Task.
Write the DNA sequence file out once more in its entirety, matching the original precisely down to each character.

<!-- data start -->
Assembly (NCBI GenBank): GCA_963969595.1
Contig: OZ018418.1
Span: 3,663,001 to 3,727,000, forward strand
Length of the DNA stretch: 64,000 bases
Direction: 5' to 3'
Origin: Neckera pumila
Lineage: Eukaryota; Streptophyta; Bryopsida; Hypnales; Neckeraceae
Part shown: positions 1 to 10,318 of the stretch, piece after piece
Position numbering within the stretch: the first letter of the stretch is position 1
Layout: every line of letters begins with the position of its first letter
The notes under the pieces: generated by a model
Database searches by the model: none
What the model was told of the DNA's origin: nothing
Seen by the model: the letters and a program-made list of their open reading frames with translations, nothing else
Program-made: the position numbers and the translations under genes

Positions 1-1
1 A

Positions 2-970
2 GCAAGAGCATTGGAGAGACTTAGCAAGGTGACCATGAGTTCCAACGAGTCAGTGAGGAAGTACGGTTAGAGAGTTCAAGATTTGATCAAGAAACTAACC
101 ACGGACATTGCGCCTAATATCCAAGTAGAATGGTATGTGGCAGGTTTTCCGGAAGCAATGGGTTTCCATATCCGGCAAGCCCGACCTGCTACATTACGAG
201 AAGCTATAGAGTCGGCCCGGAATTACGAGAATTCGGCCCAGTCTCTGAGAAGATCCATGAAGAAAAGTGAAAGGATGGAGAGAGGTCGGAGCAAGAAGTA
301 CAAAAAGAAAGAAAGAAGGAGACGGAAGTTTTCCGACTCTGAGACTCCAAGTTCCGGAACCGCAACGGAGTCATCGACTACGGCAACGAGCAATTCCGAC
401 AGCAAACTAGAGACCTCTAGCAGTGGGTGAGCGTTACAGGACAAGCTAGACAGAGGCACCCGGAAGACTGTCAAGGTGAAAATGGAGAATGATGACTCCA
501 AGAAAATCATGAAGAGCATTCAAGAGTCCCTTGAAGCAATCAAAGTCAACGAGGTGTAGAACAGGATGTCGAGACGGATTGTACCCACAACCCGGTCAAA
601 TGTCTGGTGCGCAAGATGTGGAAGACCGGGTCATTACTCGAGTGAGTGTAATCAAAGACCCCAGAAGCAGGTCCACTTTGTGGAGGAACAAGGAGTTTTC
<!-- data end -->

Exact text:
Assembly (NCBI GenBank): GCA_963969595.1
Contig: OZ018418.1
Span: 3,663,001 to 3,727,000, forward strand
Length of the DNA stretch: 64,000 bases
Direction: 5' to 3'
Origin: Neckera pumila
Lineage: Eukaryota; Streptophyta; Bryopsida; Hypnales; Neckeraceae
Part shown: positions 1 to 10,318 of the stretch, piece after piece
Position numbering within the stretch: the first letter of the stretch is position 1
Layout: every line of letters begins with the position of its first letter
The notes under the pieces: generated by a model
Database searches by the model: none
What the model was told of the DNA's origin: nothing
Seen by the model: the letters and a program-made list of their open reading frames with translations, nothing else
Program-made: the position numbers and the translations under genes

Positions 1-1
1 A

Positions 2-970
2 GCAAGAGCATTGGAGAGACTTAGCAAGGTGACCATGAGTTCCAACGAGTCAGTGAGGAAGTACGGTTAGAGAGTTCAAGATTTGATCAAGAAACTAACC
101 ACGGACATTGCGCCTAATATCCAAGTAGAATGGTATGTGGCAGGTTTTCCGGAAGCAATGGGTTTCCATATCCGGCAAGCCCGACCTGCTACATTACGAG
201 AAGCTATAGAGTCGGCCCGGAATTACGAGAATTCGGCCCAGTCTCTGAGAAGATCCATGAAGAAAAGTGAAAGGATGGAGAGAGGTCGGAGCAAGAAGTA
301 CAAAAAGAAAGAAAGAAGGAGACGGAAGTTTTCCGACTCTGAGACTCCAAGTTCCGGAACCGCAACGGAGTCATCGACTACGGCAACGAGCAATTCCGAC
401 AGCAAACTAGAGACCTCTAGCAGTGGGTGAGCGTTACAGGACAAGCTAGACAGAGGCACCCGGAAGACTGTCAAGGTGAAAATGGAGAATGATGACTCCA
501 AGAAAATCATGAAGAGCATTCAAGAGTCCCTTGAAGCAATCAAAGTCAACGAGGTGTAGAACAGGATGTCGAGACGGATTGTACCCACAACCCGGTCAAA
601 TGTCTGGTGCGCAAGATGTGGAAGACCGGGTCATTACTCGAGTGAGTGTAATCAAAGACCCCAGAAGCAGGTCCACTTTGTGGAGGAACAAGGAGTTTTC